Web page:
Roman Imprisonment and Death:
After causing an uproar in the city of Jerusalem Roman authorities imprison Paul and he appeals to Caesar (Acts 21). Church tradition tells us that Emperor Nero heard Paul’s case and released him. Later in the mid-60s Paul would be arrested an beheaded sometime before A.D. 68.
So much more could be said about this astounding man. If you live in the Charlotte area I hope you’ll consider joining us this Sunday as we kick-off our sermon series in Galatians. If you have any comments or questions I’d love to chat with you in the comments.

Sermon Manuscript: John 11

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Sunday we completed the final week of our series “Who is Jesus?” We’ve been looking at texts from the first half of  John’s gospel. It’s called the Book of Signs because John has carefully selected vignettes from the ministry of Christ which highlight the essence and nature of his Messiahship. This Sunday we examined Jesus as the Resurrection and the Life in John 11. A copy of the manuscript I preached from is available below for your own study.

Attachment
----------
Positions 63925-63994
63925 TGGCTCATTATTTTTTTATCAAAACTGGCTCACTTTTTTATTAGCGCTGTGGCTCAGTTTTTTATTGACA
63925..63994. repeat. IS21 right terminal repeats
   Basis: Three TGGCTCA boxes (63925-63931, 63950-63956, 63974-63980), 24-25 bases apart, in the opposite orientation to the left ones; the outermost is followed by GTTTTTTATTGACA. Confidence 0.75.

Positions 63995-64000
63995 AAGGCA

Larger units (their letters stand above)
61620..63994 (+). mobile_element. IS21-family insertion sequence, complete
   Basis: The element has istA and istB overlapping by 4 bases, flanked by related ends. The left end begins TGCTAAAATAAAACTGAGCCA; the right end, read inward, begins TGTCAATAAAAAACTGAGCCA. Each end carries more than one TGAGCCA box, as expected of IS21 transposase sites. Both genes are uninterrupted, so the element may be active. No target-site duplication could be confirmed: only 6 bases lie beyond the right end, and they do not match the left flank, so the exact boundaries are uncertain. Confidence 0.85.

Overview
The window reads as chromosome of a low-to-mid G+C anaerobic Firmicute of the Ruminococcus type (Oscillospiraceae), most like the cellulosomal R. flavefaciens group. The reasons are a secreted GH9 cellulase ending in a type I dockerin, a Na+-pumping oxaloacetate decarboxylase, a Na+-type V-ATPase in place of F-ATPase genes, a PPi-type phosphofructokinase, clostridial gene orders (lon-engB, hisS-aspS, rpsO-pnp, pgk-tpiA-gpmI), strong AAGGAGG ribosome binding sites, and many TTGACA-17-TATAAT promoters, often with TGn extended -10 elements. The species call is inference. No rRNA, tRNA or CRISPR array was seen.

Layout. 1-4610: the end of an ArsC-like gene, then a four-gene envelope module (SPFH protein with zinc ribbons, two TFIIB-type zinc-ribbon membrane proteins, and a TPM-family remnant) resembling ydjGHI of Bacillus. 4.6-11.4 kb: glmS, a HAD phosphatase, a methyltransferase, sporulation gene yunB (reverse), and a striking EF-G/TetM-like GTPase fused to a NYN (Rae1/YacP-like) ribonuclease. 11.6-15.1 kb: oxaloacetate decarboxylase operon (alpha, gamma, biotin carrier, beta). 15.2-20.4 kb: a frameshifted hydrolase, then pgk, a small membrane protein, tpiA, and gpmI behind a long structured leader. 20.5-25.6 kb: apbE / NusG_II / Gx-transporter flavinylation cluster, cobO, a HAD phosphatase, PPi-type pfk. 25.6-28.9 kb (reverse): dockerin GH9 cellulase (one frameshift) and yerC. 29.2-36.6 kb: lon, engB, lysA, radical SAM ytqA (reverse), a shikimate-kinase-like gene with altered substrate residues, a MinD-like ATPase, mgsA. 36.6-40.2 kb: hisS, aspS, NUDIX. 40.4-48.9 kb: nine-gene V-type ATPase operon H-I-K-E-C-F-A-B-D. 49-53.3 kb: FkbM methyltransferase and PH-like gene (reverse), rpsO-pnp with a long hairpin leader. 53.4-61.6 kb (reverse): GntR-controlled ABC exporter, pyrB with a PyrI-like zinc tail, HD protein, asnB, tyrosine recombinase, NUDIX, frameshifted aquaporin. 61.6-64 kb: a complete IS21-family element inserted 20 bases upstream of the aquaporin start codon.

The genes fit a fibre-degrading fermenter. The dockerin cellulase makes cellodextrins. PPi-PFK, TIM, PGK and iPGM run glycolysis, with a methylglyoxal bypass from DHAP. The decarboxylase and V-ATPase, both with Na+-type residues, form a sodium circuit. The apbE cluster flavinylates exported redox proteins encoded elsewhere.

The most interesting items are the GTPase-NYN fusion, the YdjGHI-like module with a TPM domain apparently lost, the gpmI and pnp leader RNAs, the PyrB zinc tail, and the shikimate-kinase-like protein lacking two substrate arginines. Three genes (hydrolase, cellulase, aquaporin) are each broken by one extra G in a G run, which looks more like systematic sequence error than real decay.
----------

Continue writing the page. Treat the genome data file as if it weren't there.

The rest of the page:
John 11

Sermon Manuscript: John 6:27-40

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Sunday we completed week 5 of our series “Who is Jesus?” We’ve been looking at texts from the first half of  John’s gospel. It’s called the Book of Signs because John has carefully selected vignettes from the ministry of Christ which highlight the essence and nature of his Messiahship. This Sunday we examined Jesus as the Bread of Life in John 6. A copy of the manuscript I preached from is available below for your own study.

John 6:27-40

Sermon Manuscript: John 4:43-54